If such jarring and inconclusive exchanges are any indication of what South Africans will have to endure for the next five years, we’re on the road to nowhere.
Frankly, partisan party politics in our new democracy is driving me round the bend - and our country down the tubes. It’s all become so depressingly petty and predictable.
The annual SONA farce kicked off with President Cyril Ramaphosa delivering a lacklustre and uninspiring address that reminded me so much of that annual festive season comedy on TV, Dinner for One in which James asks: “The same procedure as last year, Miss Sophie?” to which Miss Sophie responds: “The same procedure as every year, James.”
This was, of course, a perfect cue for the DA to step in and do what they do best - oppose it, willy-nilly.
If it comes from the majority party, smack it because that’s what an opposition party is designated to do.
Which brings me to the EFF. Will someone please tell me: when is the EFF going to learn new parliamentary tricks?
Granted, they do add some light relief to the often boring SONA debates, but their frequent walkouts and jack-in-the-box interruptions on fickle points of order have quite frankly lost their novelty.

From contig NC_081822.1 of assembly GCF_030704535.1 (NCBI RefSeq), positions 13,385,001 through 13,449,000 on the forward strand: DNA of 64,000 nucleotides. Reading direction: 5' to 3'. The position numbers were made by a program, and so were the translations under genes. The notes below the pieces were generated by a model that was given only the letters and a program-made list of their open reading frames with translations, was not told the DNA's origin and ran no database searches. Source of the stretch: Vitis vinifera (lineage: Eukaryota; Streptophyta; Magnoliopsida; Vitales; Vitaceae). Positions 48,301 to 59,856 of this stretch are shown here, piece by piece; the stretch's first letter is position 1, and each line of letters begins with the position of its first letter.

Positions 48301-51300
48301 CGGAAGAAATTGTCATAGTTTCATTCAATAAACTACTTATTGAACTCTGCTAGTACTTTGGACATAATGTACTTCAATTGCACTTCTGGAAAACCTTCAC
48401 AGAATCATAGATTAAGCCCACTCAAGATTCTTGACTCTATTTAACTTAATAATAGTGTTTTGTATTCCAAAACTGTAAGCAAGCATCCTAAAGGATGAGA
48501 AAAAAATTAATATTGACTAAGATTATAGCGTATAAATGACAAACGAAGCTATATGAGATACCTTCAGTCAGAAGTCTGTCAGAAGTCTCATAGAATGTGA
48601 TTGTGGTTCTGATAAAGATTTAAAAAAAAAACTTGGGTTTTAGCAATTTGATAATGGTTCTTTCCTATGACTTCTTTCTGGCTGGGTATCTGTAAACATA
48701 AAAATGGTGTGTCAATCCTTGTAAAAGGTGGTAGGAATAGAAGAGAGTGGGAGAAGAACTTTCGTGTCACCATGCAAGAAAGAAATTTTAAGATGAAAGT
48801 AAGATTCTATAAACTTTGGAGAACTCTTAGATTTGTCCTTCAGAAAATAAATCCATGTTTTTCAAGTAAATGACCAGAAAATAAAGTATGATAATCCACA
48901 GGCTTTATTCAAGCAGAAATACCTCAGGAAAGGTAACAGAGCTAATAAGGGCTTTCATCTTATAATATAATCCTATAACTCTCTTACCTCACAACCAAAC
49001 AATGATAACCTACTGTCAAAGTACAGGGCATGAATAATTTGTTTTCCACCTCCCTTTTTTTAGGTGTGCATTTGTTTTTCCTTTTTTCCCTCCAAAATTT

The Freedom Front Plus is no better, harping constantly about the spectre of white genocide.
It’s time we awoke to the reality that partisan party politics is leading the country nowhere.
The only people who benefit from this annual farce are our so-called public representatives who are paid handsomely by us taxpayers for their performances.
What our country needs is a complete change of mindset.
We often fail to realise that despite all the media hype about racism, sectionalism, factionalism and all the other isms poisoning our minds, it’s not as if South Africans are at each other’s throats.
In fact, research tells us there exists a fairly large “moderate middle” among South Africans. There’s far more common ground among us than we give ourselves credit for.
Look at it this way. Both the governing ANC and the opposition DA can be broadly considered to be parties that occupy the “South African centre” at present - and between them, they won three-quarters of the vote in May.
Can you imagine what a difference it would make if they decided to put the interests of their country first and entered into creative hybrid strategies of co-operating with each other to end poverty, hunger and corruption and reform education and health in South Africa?
Nobody’s asking them to get into bed together or enter into formal coalition agreements.
Just agreeing to work together for the sake of the country, its citizens and future generations.
I wonder which one will show true patriotism by making the first move?
* The views expressed here are not necessarily those of Independent Media.